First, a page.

and the Journal de Medicine, Paris, of
February 7, 1889, gives a very interesting
account of the preparations which the fakirs
make before "hibernating," and it proceeds,
to describe cases so well authenticated as to
be beyond question where fakirs have been
buried for periods varying from six weeks
to four months. Similar cases have been re
ported from time to time, and it is impossi
ble to doubt their genuineness. If we can
not explain these cases, we can find a host
of analogous facts in the lower animal life,
as, for instancs, the hibernation of dormice
and other animals, the revivification of fish
and frogs after a winter passed in ice; the
vital resistance of toads and other liviug
beings inclosed without nonrnishment for
many years in small, hollow places, etc.
Alum in Bnklnc Powder.
Prof. J. W. Mallett, of the University of
Virginia, who has been making an exnaus
tive series of experiments with alum baking
powders, and studying their effects uponthe
digestive organs, has just published his re
port. He says that alum itself, when added
singly to bread or other food, is positively
injurious to health, and that its use, even in
the small proportions sometimes used to im
prove the appearance of bread made from
unsound or inferior flour, must be regarded
as highly reprehensible, its injurious effect
being in no way lessened by its combina
tion with carbonate of soda to form baking
Sanitation and Sanity.
Sir Edwin Chad wick, in an address on.
sanitary 'science, says: "Physicians are be
ginning todeclarethat a large amount of the
crime for 'which punishment is inflicted is
due to insanity, and that insanity is due to
low physical condition which sanitation by
eaTly physical training would remove.
There are experiences to show tbat this is
the fact. Dr. Ashe and others conversant
with the lunatic asylum declare that, as a
olnsn Innatips are of low physical condition.
and that that low condition is reducible by
sanitation and early physical training, tbat
is to sav, of the 80,000 lunatics who now
burthen the rates. Of 30,000 blind persons,
the late Dr. Bclph declared that two-thirds
might have been saved by early sanitation."
A Quick Motion Valve.
An ingenious device has been patented by
Mr. J. H. Fagan, of Chicago, for closing
steam and other valves quickly. In the ap
plication of this device the ordinary screw
thread is not dispensed with except when,
through accident, it becomes necessary to
shut down suddenly. An independent
bushing is used to carry the ordinary op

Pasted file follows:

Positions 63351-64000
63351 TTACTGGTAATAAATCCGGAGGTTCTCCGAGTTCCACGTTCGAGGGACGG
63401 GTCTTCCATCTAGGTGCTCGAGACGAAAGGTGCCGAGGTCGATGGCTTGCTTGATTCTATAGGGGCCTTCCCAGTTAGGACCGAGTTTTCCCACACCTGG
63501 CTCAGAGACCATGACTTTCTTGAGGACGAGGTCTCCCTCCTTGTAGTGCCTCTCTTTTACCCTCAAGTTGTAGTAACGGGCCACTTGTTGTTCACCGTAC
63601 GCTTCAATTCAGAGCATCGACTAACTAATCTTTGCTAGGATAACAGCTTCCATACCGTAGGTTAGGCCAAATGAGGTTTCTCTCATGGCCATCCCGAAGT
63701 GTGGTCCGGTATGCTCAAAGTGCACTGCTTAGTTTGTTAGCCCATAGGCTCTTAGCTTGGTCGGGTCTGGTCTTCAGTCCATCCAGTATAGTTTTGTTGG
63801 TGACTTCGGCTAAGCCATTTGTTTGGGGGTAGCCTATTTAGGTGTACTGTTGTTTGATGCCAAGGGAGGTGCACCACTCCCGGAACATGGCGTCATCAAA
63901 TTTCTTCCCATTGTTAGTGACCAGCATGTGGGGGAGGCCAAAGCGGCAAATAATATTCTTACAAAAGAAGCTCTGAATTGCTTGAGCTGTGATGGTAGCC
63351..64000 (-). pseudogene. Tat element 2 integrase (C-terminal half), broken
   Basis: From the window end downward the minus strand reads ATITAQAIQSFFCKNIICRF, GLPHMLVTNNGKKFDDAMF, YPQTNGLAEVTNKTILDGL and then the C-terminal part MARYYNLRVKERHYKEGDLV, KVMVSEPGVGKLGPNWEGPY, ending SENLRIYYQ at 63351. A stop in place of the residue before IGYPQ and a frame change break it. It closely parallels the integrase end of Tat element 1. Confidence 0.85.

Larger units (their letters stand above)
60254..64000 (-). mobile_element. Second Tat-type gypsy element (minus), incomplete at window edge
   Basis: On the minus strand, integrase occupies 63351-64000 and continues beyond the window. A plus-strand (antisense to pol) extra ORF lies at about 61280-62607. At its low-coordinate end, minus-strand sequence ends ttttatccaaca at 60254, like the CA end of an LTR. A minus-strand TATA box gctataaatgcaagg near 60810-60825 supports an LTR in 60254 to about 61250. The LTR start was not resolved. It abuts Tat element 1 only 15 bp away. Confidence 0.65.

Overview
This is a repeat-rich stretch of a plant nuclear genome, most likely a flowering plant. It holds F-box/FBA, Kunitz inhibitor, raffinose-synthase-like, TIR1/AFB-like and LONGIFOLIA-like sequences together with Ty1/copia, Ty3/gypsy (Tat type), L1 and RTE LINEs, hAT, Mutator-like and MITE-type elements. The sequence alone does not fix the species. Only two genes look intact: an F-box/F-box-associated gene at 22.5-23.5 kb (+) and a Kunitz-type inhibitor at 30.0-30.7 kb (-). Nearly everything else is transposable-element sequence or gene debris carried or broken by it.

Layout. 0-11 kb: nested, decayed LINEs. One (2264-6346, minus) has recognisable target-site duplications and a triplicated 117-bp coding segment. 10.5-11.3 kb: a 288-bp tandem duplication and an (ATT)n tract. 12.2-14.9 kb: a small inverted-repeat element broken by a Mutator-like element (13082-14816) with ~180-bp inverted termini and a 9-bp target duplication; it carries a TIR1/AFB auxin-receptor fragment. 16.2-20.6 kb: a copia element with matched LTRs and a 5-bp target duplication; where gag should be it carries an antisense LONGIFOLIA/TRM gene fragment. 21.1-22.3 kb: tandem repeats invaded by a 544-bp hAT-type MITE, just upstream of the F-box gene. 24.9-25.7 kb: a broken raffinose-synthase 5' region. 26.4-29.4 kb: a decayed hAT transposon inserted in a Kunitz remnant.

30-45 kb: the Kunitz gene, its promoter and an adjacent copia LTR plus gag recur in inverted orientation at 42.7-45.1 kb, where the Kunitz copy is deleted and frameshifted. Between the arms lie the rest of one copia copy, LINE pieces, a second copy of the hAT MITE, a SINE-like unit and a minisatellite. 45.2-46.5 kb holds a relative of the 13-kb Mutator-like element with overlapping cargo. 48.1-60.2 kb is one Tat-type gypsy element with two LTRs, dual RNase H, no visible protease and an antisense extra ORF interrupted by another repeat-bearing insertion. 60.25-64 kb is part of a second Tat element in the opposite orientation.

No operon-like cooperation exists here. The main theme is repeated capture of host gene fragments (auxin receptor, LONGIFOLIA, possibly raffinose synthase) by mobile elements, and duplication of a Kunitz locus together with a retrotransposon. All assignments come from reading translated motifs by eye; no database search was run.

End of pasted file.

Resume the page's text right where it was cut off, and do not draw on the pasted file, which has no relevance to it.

erating screw of the valve, which by a sim
ple attachment can be locked in place, thus
utilizing the screw thread for raising or
lowering the valve; or in case of accident or
necessity it can be relieved, and by the aid
of the lever instantly lowered to shut off
Elevator1 for Home The.
Apian fora simple and inexpensive ele
vator for private dwellings in place of the
ordinary staircases, is attracting attention
in Berlin. It is on the principle of the in
cline railway, and the motive power is
furnished by the city water, which is applied
in the cellar. Each flight has a separate
chair, so that one person can ascend from
the first to the second story while another is
on his way from the second to the third, and
so on. The arrangement is described as re
markably simple, sale and effective.
Coit of Storage Battery Dlalire Power.
The Julien Electric Traction Company
publish some valuable and interesting
figures as to the results obtained on the
Fourth avenue surface road in New York
in running cars with storage batteries.
Their car day's work is 57 miles, which is
run without recharging. In 40 days the
gross earnings of the storage battery cars
were at the annual rate of 59,106 75 as
against 56.387 50, the average earnings of
horse cars on the same line, and the net
earnings of each car will more than pay its
entire cost and equipment at the end ot the
first year. During the 40 days that the test
car has been at work neither batteries nor
motors have required attention or expense
for repairs or renewals. The difficulties
which beset the early stages of the Julien
system have been one by one overcome, and
now the service is smooth and effective.
The cost of motive power is calculated at
$3 10 per day of60 miles. That is the cost
of energy at 2 cents per horse power, and
$700 per annum for maintenance of batteries
and motor.
Traveling Electric I.Igbr.
A traveling electric light has been used
in Germany with much success. The ar
rangement is a very simple one. A dynamo,
with an engine to drive it, is mounted on a
wagon, something like that of a steam fire
engine, containing boiler, fuel box and
water tank, complete for a night's service.
A supply of wire and a number of poles
corresponding to the number of lights re
quired are added to the equipment, which
is then drawn by a pair of horses to any
desired place. On arriving there the poles
are set up where required and stayed with
wires fastened with stakes driven into the
ground; the lamps are then hung to them
and properly connected, and the engine is
set in motion. The lights immediately
kindle, and from 1 to SO lamps can be
onerated. according to the power of the
machine. As the lamps can be suspended
anywhere, and are not affected by wind or
ram, the advantage of the apparatus to con
tractors and others who have to carry on
night work is apparent.
An Electric Drill.
Among recent patents is an electric drill,
which promises to almost revolutionize
mining as well as tunneling. It is ran by
a motor, which has its power froia the elec-
rtxieity frosa a large dyaaaw of'4W-light
power. It is stated that such a dynamorill
run 20 drills easily, each one with a capacity
of boring on an average two inches a min
ute in the hardest kind of rock, and son
is softer kind.
Beraarkable Proareo at Electrical Science.